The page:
Tuesday, February 8, 2011


"Mom and dad are going to kill me when they find out.”

“I'm not ready to be a parent.”

“We already have too many children. We can't support any more!”

“It's only birth control.”

“Let's abort it while it is still tiny, and it won't hurt. It will hurt when it gets big, and I have to give birth then.”

“He raped me. I don't want any part of that man. Get it OUT of me, now!”

Abortion has divided our country. It should not. One grouping believes it is a 'thing' – not living, and definitely not a person. Discarding ‘IT’ from their body is like removing their appendix – no harm, no foul. The other body disdains the former grouping and believes anyone who aborts is killing a person and is doomed to hell.

In this series of posts, I wish to examine multiple factors influencing opinions and decisions, recommend a better idea, and then, summarize.

To discuss abortion necessitates examining key terms. All parties must consent to common definitions in order to discuss this divisive force intelligently.

What is abortion? Merrian-Webster Dictionary defines abortion as “The spontaneous or induced termination of a pregnancy after, accompanied by, resulting in, or closely followed by the death of the embryo or fetus.” The key terms in the definition are spontaneous, induced, termination, and death.

Webster says Death is “1: the end of life. 2: the cause of loss of life. 3: state of being dead. … 5. slaughter.”

The verb form of Kill means “1: To deprive of life. 2: to put an end to. Synonyms: slay, murder, assassinate, execute.” The noun form is defined as “the act of killing.” In killing, there is an implied direction, an intent.

Murder, as a noun, is defined as “1: the crime of unlawfully killing a person esp. with malice aforethought...” The verb form states, “1: to commit murder: also: to kill brutally  2: to put an end to  ….”  By strict definition, abortion cannot be murder. Why? It is not “unlawful.” Due to the decision of our highest court, in Roe v. Wade, it is not unlawful, and therefore not a crime against the state.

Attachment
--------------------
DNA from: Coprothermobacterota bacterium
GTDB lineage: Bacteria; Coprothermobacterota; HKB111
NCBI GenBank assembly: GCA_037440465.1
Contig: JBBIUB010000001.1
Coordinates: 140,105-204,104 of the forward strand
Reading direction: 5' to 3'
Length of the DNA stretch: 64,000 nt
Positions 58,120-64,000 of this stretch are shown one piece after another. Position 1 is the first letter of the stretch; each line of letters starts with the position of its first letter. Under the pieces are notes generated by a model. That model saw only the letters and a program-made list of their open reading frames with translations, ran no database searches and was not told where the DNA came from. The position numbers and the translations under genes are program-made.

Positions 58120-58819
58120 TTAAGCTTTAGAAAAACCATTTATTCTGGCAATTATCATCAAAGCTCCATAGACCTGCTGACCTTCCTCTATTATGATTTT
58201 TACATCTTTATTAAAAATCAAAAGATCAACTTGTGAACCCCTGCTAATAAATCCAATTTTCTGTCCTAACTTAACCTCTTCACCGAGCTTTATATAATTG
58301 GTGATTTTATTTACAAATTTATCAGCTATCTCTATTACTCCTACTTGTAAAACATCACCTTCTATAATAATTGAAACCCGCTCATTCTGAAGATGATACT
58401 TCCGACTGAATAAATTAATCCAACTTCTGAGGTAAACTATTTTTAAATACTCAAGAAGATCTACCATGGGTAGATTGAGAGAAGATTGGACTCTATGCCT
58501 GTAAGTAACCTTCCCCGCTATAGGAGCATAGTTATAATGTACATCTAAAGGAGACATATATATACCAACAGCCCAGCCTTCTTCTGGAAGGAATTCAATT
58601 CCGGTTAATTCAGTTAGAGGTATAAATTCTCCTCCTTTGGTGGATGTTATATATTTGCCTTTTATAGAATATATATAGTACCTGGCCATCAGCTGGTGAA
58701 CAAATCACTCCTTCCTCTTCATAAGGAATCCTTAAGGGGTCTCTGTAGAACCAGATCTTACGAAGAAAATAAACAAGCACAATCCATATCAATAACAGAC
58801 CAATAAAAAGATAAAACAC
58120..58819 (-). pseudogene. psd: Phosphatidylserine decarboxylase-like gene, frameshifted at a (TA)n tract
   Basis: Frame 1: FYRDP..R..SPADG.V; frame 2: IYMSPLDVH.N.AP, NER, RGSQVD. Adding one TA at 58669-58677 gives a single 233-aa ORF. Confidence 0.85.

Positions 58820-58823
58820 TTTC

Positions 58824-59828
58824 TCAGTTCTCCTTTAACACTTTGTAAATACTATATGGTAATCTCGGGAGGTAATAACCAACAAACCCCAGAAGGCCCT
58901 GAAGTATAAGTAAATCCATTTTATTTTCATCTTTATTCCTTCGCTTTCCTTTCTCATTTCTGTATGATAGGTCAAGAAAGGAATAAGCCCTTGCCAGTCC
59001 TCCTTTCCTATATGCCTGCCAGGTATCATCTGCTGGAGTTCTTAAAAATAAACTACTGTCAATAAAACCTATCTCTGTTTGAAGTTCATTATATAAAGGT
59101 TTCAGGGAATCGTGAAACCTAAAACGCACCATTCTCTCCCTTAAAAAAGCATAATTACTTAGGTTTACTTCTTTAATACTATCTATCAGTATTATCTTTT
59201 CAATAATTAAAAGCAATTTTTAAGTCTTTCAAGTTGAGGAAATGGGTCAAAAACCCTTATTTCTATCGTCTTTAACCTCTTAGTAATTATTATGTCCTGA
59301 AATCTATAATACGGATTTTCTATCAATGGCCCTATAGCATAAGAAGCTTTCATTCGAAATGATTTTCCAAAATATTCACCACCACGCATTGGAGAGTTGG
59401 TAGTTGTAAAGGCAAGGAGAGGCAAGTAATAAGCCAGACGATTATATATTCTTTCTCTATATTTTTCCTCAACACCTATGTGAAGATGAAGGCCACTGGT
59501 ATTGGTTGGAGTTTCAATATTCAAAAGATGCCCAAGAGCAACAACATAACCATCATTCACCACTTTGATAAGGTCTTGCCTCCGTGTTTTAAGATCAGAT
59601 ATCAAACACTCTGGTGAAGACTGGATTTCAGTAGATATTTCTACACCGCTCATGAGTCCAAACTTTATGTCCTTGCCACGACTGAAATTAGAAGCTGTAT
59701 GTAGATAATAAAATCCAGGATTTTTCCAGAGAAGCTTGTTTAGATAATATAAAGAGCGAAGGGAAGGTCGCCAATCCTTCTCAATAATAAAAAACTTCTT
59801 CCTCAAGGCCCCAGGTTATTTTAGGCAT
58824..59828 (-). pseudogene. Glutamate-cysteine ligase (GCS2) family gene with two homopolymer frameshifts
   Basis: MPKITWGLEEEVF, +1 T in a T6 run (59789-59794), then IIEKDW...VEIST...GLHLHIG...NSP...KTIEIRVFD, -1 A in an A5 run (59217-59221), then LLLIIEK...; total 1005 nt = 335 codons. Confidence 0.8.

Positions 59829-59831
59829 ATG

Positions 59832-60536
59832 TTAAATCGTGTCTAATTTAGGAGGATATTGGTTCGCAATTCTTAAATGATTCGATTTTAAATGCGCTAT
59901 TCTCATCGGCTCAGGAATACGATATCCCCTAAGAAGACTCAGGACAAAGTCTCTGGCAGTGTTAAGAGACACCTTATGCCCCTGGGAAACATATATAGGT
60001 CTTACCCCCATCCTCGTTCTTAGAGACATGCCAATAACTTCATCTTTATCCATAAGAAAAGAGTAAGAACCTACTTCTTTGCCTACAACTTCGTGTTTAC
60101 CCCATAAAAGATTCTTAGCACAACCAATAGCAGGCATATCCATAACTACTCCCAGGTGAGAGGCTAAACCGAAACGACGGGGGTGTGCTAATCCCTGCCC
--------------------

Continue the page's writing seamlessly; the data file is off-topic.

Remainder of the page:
We are NOT talking about MISCARRIAGE. The same dictionary defines miscarriage as, “spontaneous expulsion of a fetus before it is capable of independent life.” Many women have miscarried their desired child. It is radically and fundamentally unlike abortion, where an “induced termination” is desired.

Connotation of Abortion
Another factor is the connotation of 'abortion'. Connotations are not found in dictionaries. It is that commonly understood meaning. The commonly understood meaning of  'abortion' is a willful choice based on incomplete information, a premeditated decision and action to remove life from an embryo or fetus.

An “induced termination of a pregnancy” cannot occur unless the female first learns she is pregnant, then follows with the “death of the embryo”, or “slaughter” of the “fetus.” Did you see the sequence? How much complete information was present? First, she learned of being pregnant, then decides to cause the death of the organism. This implied meaning, or connotation, indicates there was a WILLFUL CHOICE to “induce termination” of a living organism.

What could you add to the definitions and applications?
Can the Connotation of Abortion be expanded? How?
Please add your comments by clicking the link below.

If you would like to read more, please click this link for the next in the five-part series.


  1. Some good info and definitions. I think miscarriage is usually referred to as "spontaneous abortion," in medical records.

  2. Well, I followed your request and read your post.
    Here are some problems:
    1st there is your whole attempt to discuss the matter via dictionary definitions. There's a problem here: Although dictionary definitions are useful when people have to agree on definitions first, they are pretty useless in making a point in a discussion. You can go for a dictionary "hopping" where you go from one near-synonym to another one to another one until you end up with a words that's something completely different.
    In short, you'Re arguing semantics when the debate is esentially about human rights. For you, the fetus is a full human being and therefore entitled to human rights which are in your opinion greater than that of the woman (what is she? Only half a human being for her rights to be discarded?).

    Secondly there's your definition of connotations that is just plain wrong. Connotations are not "commonly understood meanings". Connotations are ideas and concepts that a certain word evokes. They differ from culture to culture and person to person.
    You give a personal connotation for the word abortion and than treat it as if it were commonly understood.
    It isn't. For millions of people there's nothing about "incomplete information" in the word abortion. And as you noticed earlier, in a medical context abotion refers to all situations where a fetus is removed from the uterus, be it by abrtion, be it by miscarriage, be it by something called "missed abortion", which is when the fetus dies but the body doesn't notice.
    But you're trying to impose your definition and connotation onto the word and then use that for further discussion.


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